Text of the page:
One of the roles we can play and assist with during these times of transition is making sure the new team members are properly informed on the institutional background of the organization. Yes, they will have to do their own homework, learn the systems and especially familiarize themselves with the many stakeholders but taking the time to provide them with your knowledge is the right thing to do personally and for the organization.

Transition without solid communication is a recipe for confusion and frustration. It is essential to keep the lines of communication open as there will most likely be anxiety amongst the team and employees will require some time to engage the newness. Transitions are hard on everyone and making sure that everyone is informed can be an easy win to avoid pessimists and unnecessary conversation. If you aren’t in a position of authority you should speak up and ask questions so you are informed.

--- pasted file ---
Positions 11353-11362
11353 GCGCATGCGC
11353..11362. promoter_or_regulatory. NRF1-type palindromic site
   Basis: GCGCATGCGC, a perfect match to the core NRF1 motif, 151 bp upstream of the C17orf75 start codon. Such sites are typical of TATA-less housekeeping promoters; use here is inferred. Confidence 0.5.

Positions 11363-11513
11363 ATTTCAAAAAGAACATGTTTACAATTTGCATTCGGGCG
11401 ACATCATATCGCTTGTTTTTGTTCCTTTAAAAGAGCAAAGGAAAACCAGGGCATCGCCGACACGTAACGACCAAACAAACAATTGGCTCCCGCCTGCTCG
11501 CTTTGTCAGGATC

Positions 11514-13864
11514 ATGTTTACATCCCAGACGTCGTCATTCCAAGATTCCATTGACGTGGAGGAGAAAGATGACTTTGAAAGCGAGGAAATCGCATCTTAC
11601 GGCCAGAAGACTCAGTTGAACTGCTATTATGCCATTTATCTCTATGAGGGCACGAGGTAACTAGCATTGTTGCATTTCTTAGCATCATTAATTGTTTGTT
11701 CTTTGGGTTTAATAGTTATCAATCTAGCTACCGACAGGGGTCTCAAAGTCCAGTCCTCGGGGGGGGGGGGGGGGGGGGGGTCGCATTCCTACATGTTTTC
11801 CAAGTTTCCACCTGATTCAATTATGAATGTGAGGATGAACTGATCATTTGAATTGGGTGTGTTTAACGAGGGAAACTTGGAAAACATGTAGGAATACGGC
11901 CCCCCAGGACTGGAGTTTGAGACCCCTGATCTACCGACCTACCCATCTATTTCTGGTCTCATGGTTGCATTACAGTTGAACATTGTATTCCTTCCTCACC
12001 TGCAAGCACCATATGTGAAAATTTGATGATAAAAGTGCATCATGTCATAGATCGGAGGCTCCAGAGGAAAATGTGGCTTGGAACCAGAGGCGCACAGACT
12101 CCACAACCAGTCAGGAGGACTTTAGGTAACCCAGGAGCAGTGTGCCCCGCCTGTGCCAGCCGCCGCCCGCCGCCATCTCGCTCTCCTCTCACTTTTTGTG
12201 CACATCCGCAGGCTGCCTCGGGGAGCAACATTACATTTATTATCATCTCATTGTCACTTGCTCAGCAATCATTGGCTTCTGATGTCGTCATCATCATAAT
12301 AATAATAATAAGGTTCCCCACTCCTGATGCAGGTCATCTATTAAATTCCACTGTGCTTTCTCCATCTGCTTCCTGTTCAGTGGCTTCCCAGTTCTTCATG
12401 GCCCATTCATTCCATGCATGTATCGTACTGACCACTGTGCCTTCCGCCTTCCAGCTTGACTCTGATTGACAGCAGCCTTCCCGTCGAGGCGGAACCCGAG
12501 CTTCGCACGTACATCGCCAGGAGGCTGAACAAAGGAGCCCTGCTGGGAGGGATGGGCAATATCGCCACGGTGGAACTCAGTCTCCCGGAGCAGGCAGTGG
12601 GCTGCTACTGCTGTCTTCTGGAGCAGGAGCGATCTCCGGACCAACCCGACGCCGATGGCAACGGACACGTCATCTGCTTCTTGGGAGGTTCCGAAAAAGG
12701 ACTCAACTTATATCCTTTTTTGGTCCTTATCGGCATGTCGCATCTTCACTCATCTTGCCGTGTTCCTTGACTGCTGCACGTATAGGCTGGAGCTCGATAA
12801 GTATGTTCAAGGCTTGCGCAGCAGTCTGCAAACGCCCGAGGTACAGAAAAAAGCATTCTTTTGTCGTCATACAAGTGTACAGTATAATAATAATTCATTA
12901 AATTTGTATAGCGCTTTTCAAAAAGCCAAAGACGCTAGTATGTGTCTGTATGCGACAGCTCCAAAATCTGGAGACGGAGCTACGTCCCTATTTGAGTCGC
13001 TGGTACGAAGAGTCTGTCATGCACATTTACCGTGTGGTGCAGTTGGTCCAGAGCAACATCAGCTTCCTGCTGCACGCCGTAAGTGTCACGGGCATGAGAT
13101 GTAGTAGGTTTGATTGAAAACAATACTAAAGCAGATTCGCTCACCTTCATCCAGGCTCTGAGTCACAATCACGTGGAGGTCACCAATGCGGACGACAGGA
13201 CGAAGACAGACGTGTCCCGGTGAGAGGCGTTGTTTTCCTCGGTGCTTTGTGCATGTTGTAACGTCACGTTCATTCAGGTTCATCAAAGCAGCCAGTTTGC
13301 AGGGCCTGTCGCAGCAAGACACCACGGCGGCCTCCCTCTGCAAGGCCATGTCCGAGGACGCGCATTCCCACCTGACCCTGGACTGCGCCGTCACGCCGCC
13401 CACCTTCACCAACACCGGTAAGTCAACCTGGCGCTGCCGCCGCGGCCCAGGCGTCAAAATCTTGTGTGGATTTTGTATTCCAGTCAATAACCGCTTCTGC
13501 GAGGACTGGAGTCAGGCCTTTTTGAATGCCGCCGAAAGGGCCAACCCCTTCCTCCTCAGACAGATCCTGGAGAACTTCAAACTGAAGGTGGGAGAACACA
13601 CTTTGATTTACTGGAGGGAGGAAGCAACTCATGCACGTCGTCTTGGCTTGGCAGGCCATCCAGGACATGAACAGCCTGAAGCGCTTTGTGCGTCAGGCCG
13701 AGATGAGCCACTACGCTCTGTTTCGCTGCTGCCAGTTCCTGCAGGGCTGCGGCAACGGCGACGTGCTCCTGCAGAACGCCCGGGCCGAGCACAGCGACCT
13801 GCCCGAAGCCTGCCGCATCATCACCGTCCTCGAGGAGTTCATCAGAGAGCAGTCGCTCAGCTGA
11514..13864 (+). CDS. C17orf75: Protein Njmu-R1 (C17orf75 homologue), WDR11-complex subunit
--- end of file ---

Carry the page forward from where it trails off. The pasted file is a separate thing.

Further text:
For transitions that are self-induced, they should be handled skillfully as your reputation is on the line. Think back on the time you joined the organization and how well or how poorly the transition went. It’s important to make sure you are leaving your replacement and team in good hands so any required reports or notes that are provided are completed with accuracy and are on point.

Assisting in the transition no matter what role you play or what level you are in the organization is everyone’s job. As I’ve witnessed in The Crown and in work evolutions I’ve been a part of, support and most of all trust are required ingredients to have in a successful and smooth transition.

 by: Tim Kennedy, Associate Vice President, HUB Philanthropic Solutions

One step at a time